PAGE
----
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PhD position in biomechanics of prenatal joint development Imperial College London UK

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  • PhD position in biomechanics of prenatal joint development Imperial College London UK

    A funded three year PhD studentship is available in the Developmental Biomechanics Group in the Department of Bioengineering at Imperial College London. For more details on the research group please see here:

    How do bones acquire their shapes? Establishing a paradigm for the biology and mechanobiology of synovial joint development

    Project Description
    The movement of a baby in the womb is critical for normal development of their bones and joints. However, the link between the mechanical stresses and strains that arise due to these movements and critical processes during formation of the skeleton remains unclear. This is due to the complex interactions that occur between biological (cell activity) and mechanical influences (stresses and strains) as the skeleton forms. In this PhD project, experimental and computational modelling techniques will be combined to reveal the ‘rules’ governing prenatal joint development.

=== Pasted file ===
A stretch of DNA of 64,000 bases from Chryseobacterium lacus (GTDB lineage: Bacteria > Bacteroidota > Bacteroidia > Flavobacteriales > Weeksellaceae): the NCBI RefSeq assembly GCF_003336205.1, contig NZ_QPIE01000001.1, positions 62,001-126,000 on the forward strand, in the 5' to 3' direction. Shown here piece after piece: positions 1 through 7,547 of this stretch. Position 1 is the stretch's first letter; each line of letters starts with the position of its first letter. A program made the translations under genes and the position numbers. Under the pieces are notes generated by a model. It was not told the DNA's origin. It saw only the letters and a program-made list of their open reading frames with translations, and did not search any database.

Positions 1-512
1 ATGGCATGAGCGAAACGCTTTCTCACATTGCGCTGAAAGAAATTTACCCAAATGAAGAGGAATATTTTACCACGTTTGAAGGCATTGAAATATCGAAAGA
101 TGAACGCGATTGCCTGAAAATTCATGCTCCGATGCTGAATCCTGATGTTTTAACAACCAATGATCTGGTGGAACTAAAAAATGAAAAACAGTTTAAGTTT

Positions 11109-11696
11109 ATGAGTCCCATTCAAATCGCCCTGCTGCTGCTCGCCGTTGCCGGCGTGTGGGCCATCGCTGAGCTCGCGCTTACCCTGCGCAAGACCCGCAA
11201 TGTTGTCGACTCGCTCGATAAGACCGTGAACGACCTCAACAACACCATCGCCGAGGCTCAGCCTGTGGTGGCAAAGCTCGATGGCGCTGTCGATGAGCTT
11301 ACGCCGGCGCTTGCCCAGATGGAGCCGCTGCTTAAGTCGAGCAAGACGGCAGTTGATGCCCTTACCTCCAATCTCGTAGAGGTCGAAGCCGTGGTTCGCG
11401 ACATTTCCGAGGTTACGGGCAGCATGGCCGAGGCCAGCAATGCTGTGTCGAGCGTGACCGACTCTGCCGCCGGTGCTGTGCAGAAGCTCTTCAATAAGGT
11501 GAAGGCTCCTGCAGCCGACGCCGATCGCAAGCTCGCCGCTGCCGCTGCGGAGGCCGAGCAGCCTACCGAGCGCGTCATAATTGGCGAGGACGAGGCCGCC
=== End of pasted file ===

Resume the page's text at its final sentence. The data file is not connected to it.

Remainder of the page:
Fish and chick models will be used to gather information on how joint shapes and patterns of cell activity are affected by a change in the fetal movements. These data will be incorporated into a computational model which, by the end of the PhD, will be able to predict how joints grow and change in shape over development. Finally, human fetal anatomical data will be incorporated into the computational model to predict how human joints grow and change shape over prenatal development, and how a change in fetal movements can negatively affect joint shape.

    The PhD student will benefit from a broad and interdisciplinary research training, learning a range of experimental (e.g., fish and chick embryology, histology, immunohistochemistry, 3D imaging) and computational techniques (e.g., automated image processing, image registration, finite element analysis). The project is a collaboration with Dr Chrissy Hammond at Bristol University, and there will be the opportunity for research secondments and frequent interactions with the collaborating supervisor. The student will join a vibrant and interdisciplinary group working on a variety of topics relating to the role of mechanical forces in skeletal development. Please see the group webpage for more details on the current research (

    To apply, please send a single PDF document including a one-page cover letter discussing research interest and experiences, and a two-page CV, to Dr Niamh Nowlan ( before January 15th.

    Funding Notes
    The funding is for 3 years, starting October 2018*. UK and EU citizens are eligible***. Eligible candidates should have a bachelor degree (2.1 or first class) or a master degree (merit or distinction) in bioengineering, mechanical engineering, or another closely related field.
    *The standard PhD studentship covers home/EU tuition fees and provides a bursary (this was 16,553p.a. for 2017-18, including London weighting). ***Highly qualified, motivated overseas students (non-UK/EU) can discuss alternative funding **
    Last edited by Niamh Nowlan; December 19, 2017, 04:42 AM.